Like night follows day, adding chaotically intermittent wind and solar to your grid sends power prices into orbit. South Australians know it: they suffer the world’s highest power prices as a result of their 50% RET.
Other Australian states are heading in the same direction. Victoria’s great wind rush has already sent prices rocketing: wholesale prices jumped 19% last financial year. Part of a trend (see above) which is all set to continue.
The effect of surging power prices is economically insidious. Electricity is a critical input to a range of businesses, such that rising power prices reduce margins, squeeze profits and limit the opportunities to employ staff and otherwise re-invest in those businesses. Ultimately, profits become losses and a date with insolvency and a liquidator soon looms.
On the consumption side, households being belted by ever-rising power costs naturally reduce their spending on everything else.
Not that the…
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An open letter to Jan Thomas, Vice-chancellor of Massey University.
Massey University in Wellington is the venue for an event on 13 November called Feminism 2020, organised by Speak Up For Women (SU4W). The university has come under pressure from rightist forces masquerading under the banner of transgender rights to break its contract with the meeting organisers and cancel the booking. At the time of writing, the university has resisted the pressure to cancel the venue booking. However, on 27 September it released a statement which can only be read as paving the way for cancelling the meeting. This open letter was written response to that statement.
To Jan Thomas,
Dear Ms Thomas,
I commend Massey University’s stated commitment to free speech, and in particular, its decision to host the event Feminism 2020 in face of criticism and pressure to shut the meeting down.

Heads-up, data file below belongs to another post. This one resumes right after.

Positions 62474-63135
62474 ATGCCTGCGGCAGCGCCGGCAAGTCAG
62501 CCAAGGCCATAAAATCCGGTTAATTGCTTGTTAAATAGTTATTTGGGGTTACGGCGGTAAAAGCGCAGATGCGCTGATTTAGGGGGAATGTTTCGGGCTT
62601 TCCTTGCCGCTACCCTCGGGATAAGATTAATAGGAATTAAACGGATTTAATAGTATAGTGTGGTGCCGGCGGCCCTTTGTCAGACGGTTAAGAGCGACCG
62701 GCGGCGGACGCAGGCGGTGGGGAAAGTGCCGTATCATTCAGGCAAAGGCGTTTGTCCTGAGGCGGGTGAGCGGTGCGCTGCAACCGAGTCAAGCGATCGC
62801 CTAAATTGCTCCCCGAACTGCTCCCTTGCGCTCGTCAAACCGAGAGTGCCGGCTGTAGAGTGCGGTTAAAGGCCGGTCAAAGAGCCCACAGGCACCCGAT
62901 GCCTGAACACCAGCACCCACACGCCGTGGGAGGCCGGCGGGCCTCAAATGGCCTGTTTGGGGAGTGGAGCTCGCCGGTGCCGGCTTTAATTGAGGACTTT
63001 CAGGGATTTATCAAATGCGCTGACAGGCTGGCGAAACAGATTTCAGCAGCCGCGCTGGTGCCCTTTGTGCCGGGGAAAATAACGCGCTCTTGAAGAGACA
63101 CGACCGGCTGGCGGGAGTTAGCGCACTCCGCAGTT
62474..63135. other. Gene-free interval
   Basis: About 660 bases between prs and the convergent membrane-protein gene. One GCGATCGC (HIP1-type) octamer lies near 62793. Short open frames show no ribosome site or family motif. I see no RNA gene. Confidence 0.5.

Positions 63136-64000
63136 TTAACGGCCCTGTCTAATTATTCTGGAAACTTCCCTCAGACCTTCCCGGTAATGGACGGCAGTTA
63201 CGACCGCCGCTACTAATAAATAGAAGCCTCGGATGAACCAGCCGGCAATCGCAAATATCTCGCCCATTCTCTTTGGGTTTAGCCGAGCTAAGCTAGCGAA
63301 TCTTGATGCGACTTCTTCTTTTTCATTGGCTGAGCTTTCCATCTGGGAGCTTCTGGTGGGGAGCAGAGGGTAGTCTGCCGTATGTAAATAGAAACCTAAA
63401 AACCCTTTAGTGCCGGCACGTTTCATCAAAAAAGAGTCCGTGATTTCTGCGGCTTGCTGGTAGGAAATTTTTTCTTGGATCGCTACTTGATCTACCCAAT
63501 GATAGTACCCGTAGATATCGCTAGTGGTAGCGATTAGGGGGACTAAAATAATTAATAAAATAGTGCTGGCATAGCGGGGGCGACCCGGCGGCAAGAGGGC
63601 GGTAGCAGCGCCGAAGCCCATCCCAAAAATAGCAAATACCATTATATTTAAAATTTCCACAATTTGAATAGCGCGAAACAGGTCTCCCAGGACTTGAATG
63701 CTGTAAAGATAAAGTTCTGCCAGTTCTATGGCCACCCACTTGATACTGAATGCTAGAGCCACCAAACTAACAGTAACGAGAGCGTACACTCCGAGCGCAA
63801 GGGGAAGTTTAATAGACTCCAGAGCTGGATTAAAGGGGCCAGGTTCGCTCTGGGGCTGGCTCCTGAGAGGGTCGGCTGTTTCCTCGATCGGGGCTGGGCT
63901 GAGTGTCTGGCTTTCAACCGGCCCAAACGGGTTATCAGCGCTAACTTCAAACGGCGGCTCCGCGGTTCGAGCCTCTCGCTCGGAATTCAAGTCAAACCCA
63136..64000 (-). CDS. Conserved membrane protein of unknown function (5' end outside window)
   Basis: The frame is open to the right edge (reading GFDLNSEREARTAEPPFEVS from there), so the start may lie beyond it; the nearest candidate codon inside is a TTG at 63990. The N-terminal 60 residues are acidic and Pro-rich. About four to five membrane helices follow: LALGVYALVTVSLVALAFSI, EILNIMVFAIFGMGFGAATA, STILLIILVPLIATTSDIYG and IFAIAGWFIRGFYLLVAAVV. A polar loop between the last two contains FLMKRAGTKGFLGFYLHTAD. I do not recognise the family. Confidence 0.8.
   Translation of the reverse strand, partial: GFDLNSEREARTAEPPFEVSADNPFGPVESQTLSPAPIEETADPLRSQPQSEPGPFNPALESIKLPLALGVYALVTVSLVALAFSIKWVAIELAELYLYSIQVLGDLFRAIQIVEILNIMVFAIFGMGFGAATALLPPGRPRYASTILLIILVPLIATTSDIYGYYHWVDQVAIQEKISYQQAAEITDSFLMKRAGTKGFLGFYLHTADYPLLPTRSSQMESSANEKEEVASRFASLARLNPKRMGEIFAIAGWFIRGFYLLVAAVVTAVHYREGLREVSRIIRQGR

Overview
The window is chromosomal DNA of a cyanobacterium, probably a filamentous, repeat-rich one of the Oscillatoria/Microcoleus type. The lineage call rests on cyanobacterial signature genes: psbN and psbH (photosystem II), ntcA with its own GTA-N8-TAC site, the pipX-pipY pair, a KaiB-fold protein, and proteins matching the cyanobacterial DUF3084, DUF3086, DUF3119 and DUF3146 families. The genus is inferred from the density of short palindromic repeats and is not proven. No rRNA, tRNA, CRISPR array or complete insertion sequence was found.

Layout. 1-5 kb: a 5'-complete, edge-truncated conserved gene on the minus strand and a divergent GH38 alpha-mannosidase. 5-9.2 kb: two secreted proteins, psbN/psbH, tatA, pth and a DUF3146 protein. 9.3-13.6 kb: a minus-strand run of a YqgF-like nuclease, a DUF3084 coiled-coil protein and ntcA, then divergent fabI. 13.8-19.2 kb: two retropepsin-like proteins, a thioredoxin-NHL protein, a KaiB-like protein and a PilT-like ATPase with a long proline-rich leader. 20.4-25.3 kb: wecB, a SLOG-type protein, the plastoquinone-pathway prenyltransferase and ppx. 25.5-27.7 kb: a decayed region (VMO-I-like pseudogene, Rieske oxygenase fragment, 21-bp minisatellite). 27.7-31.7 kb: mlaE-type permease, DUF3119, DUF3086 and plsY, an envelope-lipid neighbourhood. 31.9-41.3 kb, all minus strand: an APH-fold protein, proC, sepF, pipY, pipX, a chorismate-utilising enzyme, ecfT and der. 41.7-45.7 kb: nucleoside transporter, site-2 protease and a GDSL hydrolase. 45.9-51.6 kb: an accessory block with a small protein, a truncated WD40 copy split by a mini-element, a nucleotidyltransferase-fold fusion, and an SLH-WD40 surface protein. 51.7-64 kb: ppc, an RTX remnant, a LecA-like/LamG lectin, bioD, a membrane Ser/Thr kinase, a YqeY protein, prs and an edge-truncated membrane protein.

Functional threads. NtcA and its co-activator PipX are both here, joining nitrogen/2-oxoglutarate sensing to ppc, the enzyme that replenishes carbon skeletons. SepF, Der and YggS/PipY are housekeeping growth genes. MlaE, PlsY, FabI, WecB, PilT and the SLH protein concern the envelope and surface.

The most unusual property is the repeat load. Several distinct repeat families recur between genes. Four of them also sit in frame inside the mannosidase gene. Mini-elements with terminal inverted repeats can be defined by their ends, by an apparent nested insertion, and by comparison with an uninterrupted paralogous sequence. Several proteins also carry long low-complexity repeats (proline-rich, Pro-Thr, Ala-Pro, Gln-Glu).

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More of a testament to the poor political judgement of leading economists. Inequality is straining the health of democracies so a billionaire is elected as president of the United States! Stop
My son is doing the Scholarship history exam this year and the topic is something like “populism in history”. It got me interested and I’ve been reading various books and talking the issue over with my son trying to get straight in my own mind just what “populism” actually is.
It seems like one of those elusive terms where each user means something subtly different, usually – at least when it is quasi-academic usages – things/beliefs/actions the author themselves disagrees with, often almost viscerally. I’m still left unclear that it means anything much different than “things/views which are popular with a significant share of the population, perhaps even a majority, but where those views cut across or defy those held by the contemporary elites of the society in question”. Since there is no particular reason to suppose that contemporary “elite” opinion is any better or closer to being right…
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